Georgia House Considering It’s Own Housing Tax Credit Stimulus – H.B. 261

Georgia CapitolH.B. 261 has been introduced by several Georgia representatives in an effort to create a tax credit to stimulate the Georgia housing market.  While I applaud our representatives’ initiative to pass a stimulus that makes an impact on our local housing market, I am concerned that as it is currently proposed, this bill may create a negative effect on the market.

Please note that this bill has not been passed or voted on as of this posting.  I am also attempting to get clarification on some of the terms so some of my assumptions may turn out to be inaccurate.  If course, you can read the bill for yourself and see if I am missing something.  In any case, I will outline the key facts of the bill as I understand them and note my concerns.

1) Applies only to single family residences, owner occupied or foreclosed upon, that were for sale prior to the passing of the bill and still for sale as of the date the bill passes.

Concerns: If you were thinking about selling your home and knew you had to be on the market before this bill passes, you would be highly motivated to put your house on the market.  Currently, we have an over supply of homes.  My concern is that this requirement will result in many more homes coming on the market quickly resulting in more competition and driving prices down.

This bill should apply to any home sold in a designated period regardless of when it was listed.  How many homes not ready for the market will get listed?  Homes not in good condition will sit on the market longer and give buyers more leverage to push for a lower price.

2) Applies only to homes with a purchase price between $40,000 and $300,000.

Concerns: I have a lot of concern here.  First some stats:  there are approximately 45,000 single family, detached homes listed in FMLS.  Of those, 28,000 (62%) are priced in this price range.  Of those 28,000, only 3,000 are priced in the $40,000 to $90,000 range; the remaining 25,000 homes are priced $90,000 to $300,000.   What this means is that the lower priced homes are only a very small percentage (12%) of the homes in this range.  In other words, we need to focus on where the real inventory exists, above $100,000 for sure.  By capping the price, this bill effectively shuts out almost 40% of the houses on the market.  Why cap the sales price of the home?  If needed, cap the tax credit at a certain amount or create a sliding scale.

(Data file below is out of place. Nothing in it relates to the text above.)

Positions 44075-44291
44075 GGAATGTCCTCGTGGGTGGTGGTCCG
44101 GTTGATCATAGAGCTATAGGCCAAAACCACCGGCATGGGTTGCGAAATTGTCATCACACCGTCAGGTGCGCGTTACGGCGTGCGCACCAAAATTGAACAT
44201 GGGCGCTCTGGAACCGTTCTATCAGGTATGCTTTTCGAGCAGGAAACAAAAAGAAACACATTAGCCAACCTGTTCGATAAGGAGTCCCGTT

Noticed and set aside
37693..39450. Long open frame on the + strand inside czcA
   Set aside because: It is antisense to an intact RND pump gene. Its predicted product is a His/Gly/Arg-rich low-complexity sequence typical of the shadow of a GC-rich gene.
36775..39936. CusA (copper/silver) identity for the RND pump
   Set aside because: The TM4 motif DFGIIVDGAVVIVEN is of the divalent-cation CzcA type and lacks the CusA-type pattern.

If the tax credit is capped at the $300,000 sales price, my concern is also that every home priced in the low to mid $300,000 range will be forced to sell at $300,000.  What buyer is going to accept a $310,000 sales price and miss the credit by $10,000?  Every seller remotely close to this cap will be forced to meet it in order to sell.  So, instead of balancing supply and demand with more buyers, we are basically giving buyers more leverage to get a lower price.   This will have a very negative effect on home prices in this range.

3) Provides for a one time tax credit to the purchaser as follows:

a) tax credit shall be equal to 1.2% of the purchase price if purchase occurs during the 6 month period starting the date the bill is passed.
b) tax credit shall be equal to 0.6% of the purchase price if purchase occurs during the second 6 month period.

Concerns: These time frames will also have negative effects on the market similar to my concerns in item #1.   By defining these time periods, buyers may be motivated to buy within the first 6 month period.  However, with the current average days on market near 100 plus a 30 day typical period from contract to close, the current transaction is averaging 120 days.  Houses listed within 75-90 days of the end of the first 6 month period will be much less likely to sell and close before the tax credit drops.  But, these homes will remain on the market keeping inventory high.  Some buyers may continue to be motivated by the lower tax credit but I am sure that many buyers will see this as a missed opportunity and may wind up not buying.  We are seeing this type of behavior with the recent low interest rates.  Even with great rates and a strong buyers market, buyers’ attitudes have been to wait in case something better will come along.

4) Tax credit shall not exceed the tax liability for the current year.  Tax credit may be carried forward to subsequent years.

5) Home must be listed with a licensed broker.

Concerns: I do not have concerns with items 4 and 5.  I think it is good to be able to carry the credit forward so the buyer can get the full benefit of the credit.  I also think the requirement to be listed with a broker will allow the effect of this bill on the market to be accurately measured as all listings are tracked by the MLS.

I will update this post as I am able to gather more information.  I encourage you to contact your state representative and tell them a good tax credit bill could make a real difference but that they need to make sure that the negative effects don’t outweigh the intended outcome.

Related posts:

Silver Lining – First Time Home Buyers To Get $8000 Tax Credit On 2009 Home Purchase

$15,000 Housing Tax Credit Cut From Stimulus Bill

Georgia House Passes Bill To Freeze Property Tax Increases For Two Years